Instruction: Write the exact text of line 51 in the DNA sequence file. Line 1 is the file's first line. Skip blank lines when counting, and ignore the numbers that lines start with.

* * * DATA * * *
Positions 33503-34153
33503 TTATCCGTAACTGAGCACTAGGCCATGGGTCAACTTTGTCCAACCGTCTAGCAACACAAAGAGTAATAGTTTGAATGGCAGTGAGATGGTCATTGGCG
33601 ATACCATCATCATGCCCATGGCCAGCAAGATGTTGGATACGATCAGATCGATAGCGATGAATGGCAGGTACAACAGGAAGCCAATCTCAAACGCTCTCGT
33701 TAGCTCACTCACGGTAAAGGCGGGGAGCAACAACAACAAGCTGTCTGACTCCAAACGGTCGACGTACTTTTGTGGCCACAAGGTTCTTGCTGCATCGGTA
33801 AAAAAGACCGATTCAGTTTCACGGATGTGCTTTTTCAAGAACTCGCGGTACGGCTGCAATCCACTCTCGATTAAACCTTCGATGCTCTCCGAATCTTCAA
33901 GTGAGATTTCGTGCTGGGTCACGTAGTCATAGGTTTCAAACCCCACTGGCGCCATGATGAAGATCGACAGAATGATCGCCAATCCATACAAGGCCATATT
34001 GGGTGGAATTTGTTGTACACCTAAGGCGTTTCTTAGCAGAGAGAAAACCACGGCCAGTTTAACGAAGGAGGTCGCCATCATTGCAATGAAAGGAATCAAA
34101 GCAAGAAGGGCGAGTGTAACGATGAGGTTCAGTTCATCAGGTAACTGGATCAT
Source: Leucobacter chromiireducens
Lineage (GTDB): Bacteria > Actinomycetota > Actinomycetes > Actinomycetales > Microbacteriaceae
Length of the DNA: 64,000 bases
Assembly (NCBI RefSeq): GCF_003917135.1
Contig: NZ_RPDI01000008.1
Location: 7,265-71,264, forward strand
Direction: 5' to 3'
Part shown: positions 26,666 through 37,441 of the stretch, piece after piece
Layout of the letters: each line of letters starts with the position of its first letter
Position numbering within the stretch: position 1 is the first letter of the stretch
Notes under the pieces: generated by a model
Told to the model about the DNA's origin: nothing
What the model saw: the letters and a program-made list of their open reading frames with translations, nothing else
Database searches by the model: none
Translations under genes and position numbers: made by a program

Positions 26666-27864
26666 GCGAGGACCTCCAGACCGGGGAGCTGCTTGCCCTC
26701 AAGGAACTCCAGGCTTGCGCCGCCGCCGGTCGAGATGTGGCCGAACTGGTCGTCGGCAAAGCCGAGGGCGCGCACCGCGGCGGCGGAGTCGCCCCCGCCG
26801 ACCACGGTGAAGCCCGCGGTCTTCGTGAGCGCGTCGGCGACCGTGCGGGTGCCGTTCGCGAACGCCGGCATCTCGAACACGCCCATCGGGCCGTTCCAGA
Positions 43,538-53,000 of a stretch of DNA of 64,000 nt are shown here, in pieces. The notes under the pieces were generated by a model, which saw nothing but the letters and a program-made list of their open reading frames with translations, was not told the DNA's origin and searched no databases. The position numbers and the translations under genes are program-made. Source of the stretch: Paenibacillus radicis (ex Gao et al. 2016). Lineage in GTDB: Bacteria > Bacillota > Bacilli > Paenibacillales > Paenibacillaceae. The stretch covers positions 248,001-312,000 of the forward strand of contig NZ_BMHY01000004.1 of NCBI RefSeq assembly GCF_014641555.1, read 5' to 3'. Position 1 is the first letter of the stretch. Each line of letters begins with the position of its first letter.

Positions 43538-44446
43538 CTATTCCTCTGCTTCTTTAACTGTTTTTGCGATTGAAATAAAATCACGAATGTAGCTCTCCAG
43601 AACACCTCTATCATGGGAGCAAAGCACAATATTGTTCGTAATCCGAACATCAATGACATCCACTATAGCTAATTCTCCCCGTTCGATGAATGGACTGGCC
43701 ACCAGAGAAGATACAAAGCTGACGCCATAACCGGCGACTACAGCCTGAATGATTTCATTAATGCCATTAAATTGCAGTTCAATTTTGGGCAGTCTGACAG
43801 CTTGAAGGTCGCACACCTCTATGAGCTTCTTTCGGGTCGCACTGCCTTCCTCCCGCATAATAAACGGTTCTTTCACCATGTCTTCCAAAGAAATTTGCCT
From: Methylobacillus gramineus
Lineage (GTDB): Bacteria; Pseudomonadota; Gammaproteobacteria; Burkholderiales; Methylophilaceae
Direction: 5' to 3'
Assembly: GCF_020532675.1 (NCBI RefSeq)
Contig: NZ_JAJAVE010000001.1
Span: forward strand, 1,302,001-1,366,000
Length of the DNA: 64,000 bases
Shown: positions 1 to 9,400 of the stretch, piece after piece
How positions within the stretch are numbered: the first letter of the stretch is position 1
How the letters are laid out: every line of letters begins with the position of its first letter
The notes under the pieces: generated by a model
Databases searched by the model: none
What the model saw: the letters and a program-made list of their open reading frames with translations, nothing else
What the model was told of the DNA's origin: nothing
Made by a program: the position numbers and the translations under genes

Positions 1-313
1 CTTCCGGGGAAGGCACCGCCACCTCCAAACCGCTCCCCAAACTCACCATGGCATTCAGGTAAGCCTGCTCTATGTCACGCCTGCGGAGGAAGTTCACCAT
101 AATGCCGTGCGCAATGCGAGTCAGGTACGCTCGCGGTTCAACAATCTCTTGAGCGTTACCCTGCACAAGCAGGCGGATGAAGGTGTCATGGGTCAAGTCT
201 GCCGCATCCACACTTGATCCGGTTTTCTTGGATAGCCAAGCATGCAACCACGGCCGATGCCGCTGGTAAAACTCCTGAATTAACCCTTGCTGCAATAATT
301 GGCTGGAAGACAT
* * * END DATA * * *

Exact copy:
101 AATGCCGTGCGCAATGCGAGTCAGGTACGCTCGCGGTTCAACAATCTCTTGAGCGTTACCCTGCACAAGCAGGCGGATGAAGGTGTCATGGGTCAAGTCT